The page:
4 min read.Updated: 15 May 2020, 08:23 PM ISTNupur Anand,Abhirup Roy, Reuters
Non-repayment of credit card, personal loans has surged in the last few weeks, increasing the troubles of lenders already struggling with soured loans to larger corporates, and potentially slowing down the country's recovery from the crisis
Indian lenders are facing a jump in coronavirus-related defaults on credit card dues, personal and vehicle loans, forcing them to set aside hundreds of millions of dollars and take steps like asking sales staff to track down borrowers who have vanished.
A near two-month nationwide lockdown to halt the spread of COVID-19 has clobbered India's retail financial segment, seen as the last bastion for a banking industry that had already raked up more than $120 billion in bad loans and is ranked the third-worst among 13 major world economies in asset quality.
The provisions for the bad loans are set to significantly shrink profits of privately owned lenders this financial year, while state-owned banks will need yet more government funds to survive, analysts say.
Non-repayment of credit card and personal loans has surged in the last few weeks, according to several senior bankers and industry insiders, increasing the troubles of lenders already struggling with soured loans to larger corporates, and potentially slowing down the country's recovery from the crisis.
"The situation is so bad that even people who can pay are not paying up or are delaying their payments and all of this will snowball into a big problem," said a banker in the retail division of a private bank.
ICICI Bank, India's second-biggest private sector bank whose lending is nearly two-thirds retail focused, reported a quarterly profit last week that fell way short of analyst estimates after it set aside ₹27.25 billion ($362 million) for the coronavirus. Its shares fell after the results.
Banks such as RBL and IndusInd may be hit harder as a weaker deposit franchise makes them more vulnerable.
Public and private sector banks grew their retail lending rapidly over the past five-six years as India's economy expanded and consumption increased.
Retail lending was not only more profitable - rates on credit cards could be as much as 36% annually compared to the 9%-12% that banks typically charge corporates - it also helped banks reduce their exposure to the cyclical risks of industrial businesses.
Since 2015, retail lending has grown at an annual average of nearly 15%, at least twice that of corporate lending, as Indians' purchases of overseas trips to gadgets and automobiles were bankrolled by the lenders.
Even before the coronavirus struck, that surge drew caution from the banking regulator, which warned over the last few years that lenders were being too aggressive in the retail segment. But the warnings were ignored by the banks, and by non-banking financial companies (NBFCs), also known as "shadow banks".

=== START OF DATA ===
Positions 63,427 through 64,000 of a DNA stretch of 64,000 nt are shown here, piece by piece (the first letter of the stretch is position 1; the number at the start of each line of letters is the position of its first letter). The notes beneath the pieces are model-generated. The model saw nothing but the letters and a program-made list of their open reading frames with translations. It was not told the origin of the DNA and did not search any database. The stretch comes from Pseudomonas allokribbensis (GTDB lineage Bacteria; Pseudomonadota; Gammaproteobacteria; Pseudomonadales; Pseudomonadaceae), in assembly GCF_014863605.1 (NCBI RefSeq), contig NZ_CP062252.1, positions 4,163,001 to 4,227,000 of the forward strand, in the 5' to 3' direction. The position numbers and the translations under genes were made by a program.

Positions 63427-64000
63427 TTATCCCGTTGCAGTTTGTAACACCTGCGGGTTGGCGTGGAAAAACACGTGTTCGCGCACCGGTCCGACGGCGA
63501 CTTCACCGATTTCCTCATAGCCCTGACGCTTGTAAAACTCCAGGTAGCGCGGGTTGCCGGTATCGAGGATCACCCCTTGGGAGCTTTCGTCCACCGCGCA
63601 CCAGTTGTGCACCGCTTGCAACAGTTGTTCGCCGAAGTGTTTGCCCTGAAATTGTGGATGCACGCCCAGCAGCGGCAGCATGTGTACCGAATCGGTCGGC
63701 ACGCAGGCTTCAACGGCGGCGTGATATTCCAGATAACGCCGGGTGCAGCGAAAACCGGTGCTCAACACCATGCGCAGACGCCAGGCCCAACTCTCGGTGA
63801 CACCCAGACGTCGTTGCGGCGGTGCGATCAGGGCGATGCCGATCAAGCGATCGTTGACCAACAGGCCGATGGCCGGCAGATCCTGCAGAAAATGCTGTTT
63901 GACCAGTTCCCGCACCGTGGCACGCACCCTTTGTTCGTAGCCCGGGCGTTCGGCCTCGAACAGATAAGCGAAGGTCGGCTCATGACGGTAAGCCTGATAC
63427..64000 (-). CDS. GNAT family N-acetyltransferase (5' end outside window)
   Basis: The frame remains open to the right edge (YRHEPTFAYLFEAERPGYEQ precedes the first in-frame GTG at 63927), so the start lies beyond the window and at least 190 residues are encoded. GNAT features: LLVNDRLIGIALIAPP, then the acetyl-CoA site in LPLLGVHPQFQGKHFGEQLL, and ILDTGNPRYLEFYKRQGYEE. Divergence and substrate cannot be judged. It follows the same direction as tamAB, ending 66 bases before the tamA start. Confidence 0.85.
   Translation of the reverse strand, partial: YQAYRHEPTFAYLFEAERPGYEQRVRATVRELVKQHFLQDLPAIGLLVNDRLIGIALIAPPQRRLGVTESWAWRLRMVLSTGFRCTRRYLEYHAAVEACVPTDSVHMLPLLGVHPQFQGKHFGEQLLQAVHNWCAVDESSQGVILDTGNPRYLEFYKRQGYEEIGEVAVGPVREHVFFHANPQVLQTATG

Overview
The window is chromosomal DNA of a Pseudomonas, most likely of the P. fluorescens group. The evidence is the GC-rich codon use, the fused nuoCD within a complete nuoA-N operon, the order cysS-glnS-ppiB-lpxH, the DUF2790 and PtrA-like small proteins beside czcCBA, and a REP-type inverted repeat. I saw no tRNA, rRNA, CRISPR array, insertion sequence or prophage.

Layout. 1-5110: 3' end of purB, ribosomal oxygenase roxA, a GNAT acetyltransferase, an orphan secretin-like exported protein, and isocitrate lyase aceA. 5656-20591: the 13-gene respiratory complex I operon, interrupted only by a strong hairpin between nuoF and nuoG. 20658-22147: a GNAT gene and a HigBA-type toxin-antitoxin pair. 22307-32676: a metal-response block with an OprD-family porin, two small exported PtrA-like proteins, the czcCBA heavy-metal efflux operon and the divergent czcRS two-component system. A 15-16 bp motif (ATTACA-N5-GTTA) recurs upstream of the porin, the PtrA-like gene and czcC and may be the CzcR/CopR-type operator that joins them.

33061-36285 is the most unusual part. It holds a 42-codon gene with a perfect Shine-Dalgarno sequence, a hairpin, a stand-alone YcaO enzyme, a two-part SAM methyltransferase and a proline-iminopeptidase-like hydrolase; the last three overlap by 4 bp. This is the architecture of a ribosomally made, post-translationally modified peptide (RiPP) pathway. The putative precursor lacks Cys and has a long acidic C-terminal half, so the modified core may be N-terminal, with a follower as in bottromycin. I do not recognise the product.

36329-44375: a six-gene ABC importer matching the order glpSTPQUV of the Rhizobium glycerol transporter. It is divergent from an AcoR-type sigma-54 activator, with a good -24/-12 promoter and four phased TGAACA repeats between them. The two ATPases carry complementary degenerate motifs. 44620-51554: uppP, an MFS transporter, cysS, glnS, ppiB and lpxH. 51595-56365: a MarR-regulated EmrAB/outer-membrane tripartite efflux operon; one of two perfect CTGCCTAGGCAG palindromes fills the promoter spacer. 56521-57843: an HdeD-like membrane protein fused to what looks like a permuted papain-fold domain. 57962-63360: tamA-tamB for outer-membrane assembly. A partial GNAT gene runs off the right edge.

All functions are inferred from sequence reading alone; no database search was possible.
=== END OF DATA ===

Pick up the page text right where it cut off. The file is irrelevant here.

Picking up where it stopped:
Shadow banks account for nearly 20% of total loans in India and typically lend to individuals in the informal sector who find it difficult to secure loans from a bank. The hit from the virus has been particularly severe on them.
Suman Chowdhury, chief analytical officer at ratings agency Acuité Ratings & Research, said he estimated only a fifth of borrowers from shadow banks have paid up in April and May, and expects the same at their next due date as individuals try to conserve cash.
If the norms for bad loans-classification aren't relaxed by the central bank in the coming months, such loans at shadow banks will double in the next six months, he added.
India's economy has ground to a standstill amid the lockdown, that, according to several rating agencies and analysts, will lead to the economy contracting in the year ending in March.
As revenues dwindle, companies are rushing to cut costs, leading to a spike in job losses that bankers fear will result in more defaults.
The Centre for Monitoring Indian Economy, an independent think-tank, estimates that during March and April nearly 114 million Indians lost their jobs.
Loan recoveries have also been hamstrung by hundreds of thousands of migrant workers leaving cities as work dried up.
"Many are not traceable now and it is proving to be very challenging," a senior executive at a leading NBFC said, adding that people from the firm's sales team were being moved in dozens to focus on debt recovery.
Collections have also dropped due to a moratorium on loan repayments allowed till end-May by the central bank. If that moratorium is not extended, bad loan ratios could spike sooner, analysts said.
At 9.5% of total banking assets in 2018, India's bad loan ratio was worse than even Italy's and Portugal's, according to Indian credit ratings firm CARE, which cited World Bank data.
Prime Minister Narendra Modi's government and bankers expect that ratio could double to 18%-20% by March 2021, which would push lenders deep into the red and threaten the viability of some state lenders, necessitating fresh capital infusions.
The government has already pumped in close to $50 billion over the last five years into state-run banks, the worst hit by the bad loan problem. Till early last month it was considering investing at least $2.7 billion to $3.3 billion more, but the sum is now likely to go up significantly, sources said.
"With financial markets in a tailspin, the responsibility to fund new capital needs to be squarely borne by the government and/or the central bank," said Ketki Bhagwati, a veteran banker and senior advisor to US think-tank the Atlantic Council.
"Otherwise India's banking sector will never fully recover."
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